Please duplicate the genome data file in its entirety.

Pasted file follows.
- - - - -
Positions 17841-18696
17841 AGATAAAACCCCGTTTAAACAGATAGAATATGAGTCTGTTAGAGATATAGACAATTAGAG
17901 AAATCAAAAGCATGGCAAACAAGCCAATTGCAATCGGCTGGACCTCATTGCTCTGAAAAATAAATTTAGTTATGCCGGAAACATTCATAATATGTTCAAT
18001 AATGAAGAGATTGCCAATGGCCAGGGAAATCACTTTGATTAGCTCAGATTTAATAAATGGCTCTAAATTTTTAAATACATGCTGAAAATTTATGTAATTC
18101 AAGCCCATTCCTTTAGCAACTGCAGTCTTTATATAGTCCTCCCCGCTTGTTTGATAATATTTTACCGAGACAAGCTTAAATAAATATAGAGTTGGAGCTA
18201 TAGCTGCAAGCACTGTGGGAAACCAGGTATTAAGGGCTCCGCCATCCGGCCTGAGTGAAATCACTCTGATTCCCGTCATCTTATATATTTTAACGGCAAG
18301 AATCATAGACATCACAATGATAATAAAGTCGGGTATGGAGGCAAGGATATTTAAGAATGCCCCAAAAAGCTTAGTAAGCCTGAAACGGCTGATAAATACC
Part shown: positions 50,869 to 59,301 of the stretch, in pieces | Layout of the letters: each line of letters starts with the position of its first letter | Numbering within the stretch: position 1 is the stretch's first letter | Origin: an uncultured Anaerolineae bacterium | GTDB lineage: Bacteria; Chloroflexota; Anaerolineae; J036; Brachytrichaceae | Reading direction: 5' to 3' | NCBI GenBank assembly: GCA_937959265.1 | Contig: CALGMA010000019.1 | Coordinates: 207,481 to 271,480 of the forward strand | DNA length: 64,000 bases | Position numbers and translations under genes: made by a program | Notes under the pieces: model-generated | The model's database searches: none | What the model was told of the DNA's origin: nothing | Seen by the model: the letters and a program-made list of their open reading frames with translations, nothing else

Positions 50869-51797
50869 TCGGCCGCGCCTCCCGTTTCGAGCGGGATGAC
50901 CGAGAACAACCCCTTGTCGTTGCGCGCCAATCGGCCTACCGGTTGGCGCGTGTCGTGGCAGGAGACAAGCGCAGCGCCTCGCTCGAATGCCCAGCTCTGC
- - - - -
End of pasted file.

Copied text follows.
Positions 17841-18696
17841 AGATAAAACCCCGTTTAAACAGATAGAATATGAGTCTGTTAGAGATATAGACAATTAGAG
17901 AAATCAAAAGCATGGCAAACAAGCCAATTGCAATCGGCTGGACCTCATTGCTCTGAAAAATAAATTTAGTTATGCCGGAAACATTCATAATATGTTCAAT
18001 AATGAAGAGATTGCCAATGGCCAGGGAAATCACTTTGATTAGCTCAGATTTAATAAATGGCTCTAAATTTTTAAATACATGCTGAAAATTTATGTAATTC
18101 AAGCCCATTCCTTTAGCAACTGCAGTCTTTATATAGTCCTCCCCGCTTGTTTGATAATATTTTACCGAGACAAGCTTAAATAAATATAGAGTTGGAGCTA
18201 TAGCTGCAAGCACTGTGGGAAACCAGGTATTAAGGGCTCCGCCATCCGGCCTGAGTGAAATCACTCTGATTCCCGTCATCTTATATATTTTAACGGCAAG
18301 AATCATAGACATCACAATGATAATAAAGTCGGGTATGGAGGCAAGGATATTTAAGAATGCCCCAAAAAGCTTAGTAAGCCTGAAACGGCTGATAAATACC
Part shown: positions 50,869 to 59,301 of the stretch, in pieces | Layout of the letters: each line of letters starts with the position of its first letter | Numbering within the stretch: position 1 is the stretch's first letter | Origin: an uncultured Anaerolineae bacterium | GTDB lineage: Bacteria; Chloroflexota; Anaerolineae; J036; Brachytrichaceae | Reading direction: 5' to 3' | NCBI GenBank assembly: GCA_937959265.1 | Contig: CALGMA010000019.1 | Coordinates: 207,481 to 271,480 of the forward strand | DNA length: 64,000 bases | Position numbers and translations under genes: made by a program | Notes under the pieces: model-generated | The model's database searches: none | What the model was told of the DNA's origin: nothing | Seen by the model: the letters and a program-made list of their open reading frames with translations, nothing else

Positions 50869-51797
50869 TCGGCCGCGCCTCCCGTTTCGAGCGGGATGAC
50901 CGAGAACAACCCCTTGTCGTTGCGCGCCAATCGGCCTACCGGTTGGCGCGTGTCGTGGCAGGAGACAAGCGCAGCGCCTCGCTCGAATGCCCAGCTCTGC